Babes Ride Out

Meet BRO EC 2 Raffle Contributor Chris Lesser of Union Garage

PeopleAshmore Ellis

Babes Ride Out is a ladies only event but that doesn't mean we have don't have heaps of support and help from the guys. We looked to partner with the best east coast people & places and in the process have met so many incredible people including Chris Get to know East Coast 2 raffle contributor Chris Lesser of Union Garage located in Brooklyn NY. 

Image by Ethan Covey

Image by Ethan Covey

Name: Chris Lesser, Union Garage
Instagram: @uniongaragenyc

I run a store called Union Garage that sells motorcycle gear—helmets, jackets, boots, gloves and accessories. We’re a specialty shop in that we don’t sell or repair bikes. A lot of gear comes from dealerships that treat the category as an afterthought. With us, it’s all we do, and we take it seriously. As of this fall we’ll have been at it for 5 years. I’ve been riding motorcycles for about 15, and started the store because it’s the shop I wish I could have been able to walk into when I first started riding. Everything we sell has a strong safety story, from urban gear for getting around town to leather jackets or three-season textile gear for getting across country.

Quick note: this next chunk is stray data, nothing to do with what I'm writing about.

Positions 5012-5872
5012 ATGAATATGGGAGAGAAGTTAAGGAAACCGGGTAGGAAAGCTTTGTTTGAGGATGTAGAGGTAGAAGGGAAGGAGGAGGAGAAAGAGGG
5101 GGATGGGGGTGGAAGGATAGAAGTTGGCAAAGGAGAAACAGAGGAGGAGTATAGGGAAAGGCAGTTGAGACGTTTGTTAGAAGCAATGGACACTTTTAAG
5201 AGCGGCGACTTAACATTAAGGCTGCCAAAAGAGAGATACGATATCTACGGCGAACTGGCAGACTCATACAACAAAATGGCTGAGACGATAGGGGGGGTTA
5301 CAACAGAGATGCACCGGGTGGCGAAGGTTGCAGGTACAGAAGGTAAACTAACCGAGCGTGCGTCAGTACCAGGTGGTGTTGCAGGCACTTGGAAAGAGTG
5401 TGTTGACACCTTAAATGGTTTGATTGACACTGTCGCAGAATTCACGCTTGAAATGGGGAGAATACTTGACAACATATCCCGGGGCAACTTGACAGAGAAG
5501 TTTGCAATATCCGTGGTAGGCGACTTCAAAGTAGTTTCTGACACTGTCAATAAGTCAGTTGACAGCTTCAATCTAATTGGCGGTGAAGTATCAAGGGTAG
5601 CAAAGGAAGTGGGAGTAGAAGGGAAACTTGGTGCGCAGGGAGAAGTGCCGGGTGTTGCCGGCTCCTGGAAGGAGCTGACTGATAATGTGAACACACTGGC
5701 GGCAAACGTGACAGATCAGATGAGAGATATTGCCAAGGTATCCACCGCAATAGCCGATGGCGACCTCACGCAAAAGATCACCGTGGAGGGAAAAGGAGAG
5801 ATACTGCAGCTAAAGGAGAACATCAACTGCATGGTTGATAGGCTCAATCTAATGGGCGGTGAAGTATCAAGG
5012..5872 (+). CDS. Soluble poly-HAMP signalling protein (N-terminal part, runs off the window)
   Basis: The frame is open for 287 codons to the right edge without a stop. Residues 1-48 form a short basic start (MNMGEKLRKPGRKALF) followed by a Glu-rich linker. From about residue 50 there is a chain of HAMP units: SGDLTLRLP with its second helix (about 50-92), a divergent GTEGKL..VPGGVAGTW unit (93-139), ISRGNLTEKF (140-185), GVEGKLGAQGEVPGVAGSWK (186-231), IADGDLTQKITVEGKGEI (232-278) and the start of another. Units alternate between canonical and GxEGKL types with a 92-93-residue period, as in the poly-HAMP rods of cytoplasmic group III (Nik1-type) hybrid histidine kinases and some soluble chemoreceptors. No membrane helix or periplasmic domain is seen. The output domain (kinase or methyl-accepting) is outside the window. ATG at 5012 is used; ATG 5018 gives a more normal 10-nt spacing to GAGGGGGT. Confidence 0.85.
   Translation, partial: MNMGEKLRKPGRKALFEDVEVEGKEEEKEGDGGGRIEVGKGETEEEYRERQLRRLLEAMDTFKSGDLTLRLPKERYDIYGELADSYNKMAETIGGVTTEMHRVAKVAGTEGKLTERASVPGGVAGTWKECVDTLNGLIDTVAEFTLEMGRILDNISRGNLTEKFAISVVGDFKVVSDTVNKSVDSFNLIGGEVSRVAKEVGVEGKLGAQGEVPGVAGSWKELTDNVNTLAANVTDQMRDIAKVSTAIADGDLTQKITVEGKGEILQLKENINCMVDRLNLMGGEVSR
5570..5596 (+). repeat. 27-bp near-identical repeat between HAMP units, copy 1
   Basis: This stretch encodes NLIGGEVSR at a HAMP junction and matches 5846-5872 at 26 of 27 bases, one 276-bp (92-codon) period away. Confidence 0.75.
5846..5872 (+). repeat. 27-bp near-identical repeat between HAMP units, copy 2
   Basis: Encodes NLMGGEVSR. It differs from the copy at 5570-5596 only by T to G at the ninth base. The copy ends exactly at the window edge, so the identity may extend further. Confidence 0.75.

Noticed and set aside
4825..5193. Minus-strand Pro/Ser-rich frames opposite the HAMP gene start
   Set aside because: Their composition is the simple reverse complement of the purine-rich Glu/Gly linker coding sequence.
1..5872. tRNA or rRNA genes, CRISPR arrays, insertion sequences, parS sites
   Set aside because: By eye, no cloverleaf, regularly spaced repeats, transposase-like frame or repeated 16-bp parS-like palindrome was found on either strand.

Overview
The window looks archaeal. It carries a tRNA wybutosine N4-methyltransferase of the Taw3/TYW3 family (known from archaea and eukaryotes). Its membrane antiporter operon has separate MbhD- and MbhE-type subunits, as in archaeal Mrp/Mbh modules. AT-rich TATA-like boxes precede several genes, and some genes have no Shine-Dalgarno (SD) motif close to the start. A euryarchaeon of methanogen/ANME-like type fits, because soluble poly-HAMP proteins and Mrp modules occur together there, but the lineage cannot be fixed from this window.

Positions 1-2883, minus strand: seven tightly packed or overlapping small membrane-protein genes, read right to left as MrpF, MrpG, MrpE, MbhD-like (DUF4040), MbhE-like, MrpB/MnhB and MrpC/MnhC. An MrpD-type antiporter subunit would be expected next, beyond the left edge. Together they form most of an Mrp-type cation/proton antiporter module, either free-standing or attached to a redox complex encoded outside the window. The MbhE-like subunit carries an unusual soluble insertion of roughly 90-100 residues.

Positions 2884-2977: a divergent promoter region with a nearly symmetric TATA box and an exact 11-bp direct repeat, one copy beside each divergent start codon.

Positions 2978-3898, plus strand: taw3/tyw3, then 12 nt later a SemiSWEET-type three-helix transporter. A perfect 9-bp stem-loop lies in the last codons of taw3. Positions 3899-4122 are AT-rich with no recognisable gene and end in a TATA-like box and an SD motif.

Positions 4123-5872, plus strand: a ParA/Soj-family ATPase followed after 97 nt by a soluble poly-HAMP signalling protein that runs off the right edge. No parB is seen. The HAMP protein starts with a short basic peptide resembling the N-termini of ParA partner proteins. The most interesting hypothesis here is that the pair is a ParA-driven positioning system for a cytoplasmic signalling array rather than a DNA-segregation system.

Image provided by Ethan Covey

Image provided by Ethan Covey

What do you love most about what you do?